J: One of the more depressing trends of the last decade was the seemingly endless decline in the national homeownership rate. As the chart shows, it peaked in the second quarter of 2004 at 69.4 percent seasonally adjusted.
The February 28 release from the Census Bureau proves conclusively that we are now well past the bottom. We hit 64.6 percent in the fourth quarter of 2018. That is the highest since the 64.8 percent in the first quarter of 2014. It is just below the second quarter of 1995, which was 64.7 percent.
The bottom was the 63.0 percent posted in the second quarter of 2016. That was the lowest since 1965.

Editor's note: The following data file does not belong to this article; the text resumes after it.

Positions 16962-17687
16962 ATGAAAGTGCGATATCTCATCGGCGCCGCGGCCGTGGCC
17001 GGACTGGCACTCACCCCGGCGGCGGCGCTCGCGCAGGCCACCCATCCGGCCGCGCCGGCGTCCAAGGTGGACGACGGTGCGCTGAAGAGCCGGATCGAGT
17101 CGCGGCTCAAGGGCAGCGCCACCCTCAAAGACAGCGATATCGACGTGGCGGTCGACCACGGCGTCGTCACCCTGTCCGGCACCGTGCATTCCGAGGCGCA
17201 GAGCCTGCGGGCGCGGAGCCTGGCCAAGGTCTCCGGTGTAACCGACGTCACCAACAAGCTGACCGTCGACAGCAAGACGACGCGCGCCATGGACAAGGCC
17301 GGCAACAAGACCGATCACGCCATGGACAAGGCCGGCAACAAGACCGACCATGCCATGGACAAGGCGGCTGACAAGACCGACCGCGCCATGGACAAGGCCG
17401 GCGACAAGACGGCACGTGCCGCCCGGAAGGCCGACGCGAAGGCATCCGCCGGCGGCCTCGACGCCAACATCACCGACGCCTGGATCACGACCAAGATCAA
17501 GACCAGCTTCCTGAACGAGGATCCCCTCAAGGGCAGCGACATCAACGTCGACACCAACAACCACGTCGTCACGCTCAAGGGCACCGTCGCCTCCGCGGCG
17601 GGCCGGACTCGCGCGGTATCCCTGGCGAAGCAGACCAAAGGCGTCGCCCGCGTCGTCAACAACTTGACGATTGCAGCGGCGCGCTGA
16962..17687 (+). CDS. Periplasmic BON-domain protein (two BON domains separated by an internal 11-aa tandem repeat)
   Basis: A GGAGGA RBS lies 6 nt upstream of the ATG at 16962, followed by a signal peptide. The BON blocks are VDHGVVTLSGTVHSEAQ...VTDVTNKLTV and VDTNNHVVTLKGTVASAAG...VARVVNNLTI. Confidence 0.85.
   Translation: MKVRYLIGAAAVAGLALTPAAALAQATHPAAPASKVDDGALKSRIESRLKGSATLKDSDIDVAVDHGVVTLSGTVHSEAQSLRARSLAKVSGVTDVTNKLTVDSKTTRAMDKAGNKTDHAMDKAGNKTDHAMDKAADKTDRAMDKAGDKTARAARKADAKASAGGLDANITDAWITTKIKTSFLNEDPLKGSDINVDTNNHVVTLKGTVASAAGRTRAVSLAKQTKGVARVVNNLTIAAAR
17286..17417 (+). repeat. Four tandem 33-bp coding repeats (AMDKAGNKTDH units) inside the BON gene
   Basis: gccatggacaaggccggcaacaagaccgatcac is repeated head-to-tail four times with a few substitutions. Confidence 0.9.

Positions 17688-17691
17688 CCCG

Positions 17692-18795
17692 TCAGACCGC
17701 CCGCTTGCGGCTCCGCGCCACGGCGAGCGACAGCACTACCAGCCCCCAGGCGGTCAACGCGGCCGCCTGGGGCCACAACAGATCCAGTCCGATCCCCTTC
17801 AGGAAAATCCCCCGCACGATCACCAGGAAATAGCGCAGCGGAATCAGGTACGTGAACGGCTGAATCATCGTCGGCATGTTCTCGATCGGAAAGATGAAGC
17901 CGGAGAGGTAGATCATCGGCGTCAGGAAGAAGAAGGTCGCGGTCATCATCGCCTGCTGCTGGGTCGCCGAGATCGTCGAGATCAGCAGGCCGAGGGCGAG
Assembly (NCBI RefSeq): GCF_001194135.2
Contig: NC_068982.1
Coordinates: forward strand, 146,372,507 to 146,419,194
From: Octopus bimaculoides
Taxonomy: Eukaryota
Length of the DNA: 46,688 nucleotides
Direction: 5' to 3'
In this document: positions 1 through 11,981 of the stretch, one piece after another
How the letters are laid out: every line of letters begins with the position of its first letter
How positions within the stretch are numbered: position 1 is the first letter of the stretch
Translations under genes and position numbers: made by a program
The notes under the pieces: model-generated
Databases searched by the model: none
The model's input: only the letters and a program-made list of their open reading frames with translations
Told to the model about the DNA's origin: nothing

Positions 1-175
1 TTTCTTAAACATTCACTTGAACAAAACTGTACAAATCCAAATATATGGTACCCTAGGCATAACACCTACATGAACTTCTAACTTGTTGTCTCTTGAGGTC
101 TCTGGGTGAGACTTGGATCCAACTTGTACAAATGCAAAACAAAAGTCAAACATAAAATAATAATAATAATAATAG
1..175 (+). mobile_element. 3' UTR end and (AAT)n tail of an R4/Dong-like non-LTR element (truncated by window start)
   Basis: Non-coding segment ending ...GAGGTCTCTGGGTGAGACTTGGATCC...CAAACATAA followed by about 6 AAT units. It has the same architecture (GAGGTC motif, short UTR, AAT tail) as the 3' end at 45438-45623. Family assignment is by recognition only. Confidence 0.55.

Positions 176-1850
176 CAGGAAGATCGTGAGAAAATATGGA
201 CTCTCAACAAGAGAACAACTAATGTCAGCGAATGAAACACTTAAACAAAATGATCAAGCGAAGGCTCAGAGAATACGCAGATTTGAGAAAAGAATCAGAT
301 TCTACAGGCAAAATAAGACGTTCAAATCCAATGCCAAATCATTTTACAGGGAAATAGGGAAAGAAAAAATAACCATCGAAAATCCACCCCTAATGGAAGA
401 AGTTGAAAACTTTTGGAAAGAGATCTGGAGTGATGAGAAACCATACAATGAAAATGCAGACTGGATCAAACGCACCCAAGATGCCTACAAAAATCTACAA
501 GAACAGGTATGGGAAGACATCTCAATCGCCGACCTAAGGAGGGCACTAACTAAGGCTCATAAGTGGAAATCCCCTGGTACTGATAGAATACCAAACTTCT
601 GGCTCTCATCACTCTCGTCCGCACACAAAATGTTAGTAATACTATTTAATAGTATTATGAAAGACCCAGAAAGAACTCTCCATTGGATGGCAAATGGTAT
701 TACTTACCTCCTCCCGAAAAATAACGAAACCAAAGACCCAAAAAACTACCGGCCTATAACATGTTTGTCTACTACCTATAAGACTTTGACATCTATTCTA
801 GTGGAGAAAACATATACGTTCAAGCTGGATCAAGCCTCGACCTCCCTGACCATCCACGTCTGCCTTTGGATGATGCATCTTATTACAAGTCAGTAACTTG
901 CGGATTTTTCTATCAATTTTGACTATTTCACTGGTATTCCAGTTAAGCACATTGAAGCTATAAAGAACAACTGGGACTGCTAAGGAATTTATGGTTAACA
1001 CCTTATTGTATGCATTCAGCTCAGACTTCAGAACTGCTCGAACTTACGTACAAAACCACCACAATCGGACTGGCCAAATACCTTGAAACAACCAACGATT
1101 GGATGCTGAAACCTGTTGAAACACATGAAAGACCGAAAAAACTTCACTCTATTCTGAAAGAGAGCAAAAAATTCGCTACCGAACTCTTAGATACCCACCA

It was particularly encouraging to see the rate for homeowners aged 35-44 rise to 61.1 percent in the fourth quarter of 2018 from 58.9 percent a year earlier. The homeownership rate for people aged 65 and up remained the highest of any age group at 78.8 percent.
This is not just good news for the US economy, but for society as a whole. Much research over more than 100 years has shown that people who own their own homes contribute much more to the country than others. They support charities, cultural activities and governments at all levels at much higher rates than people who do not own their own homes.
Here's hoping this welcome trend continues. We will get data for the first quarter of 2019 on April 25.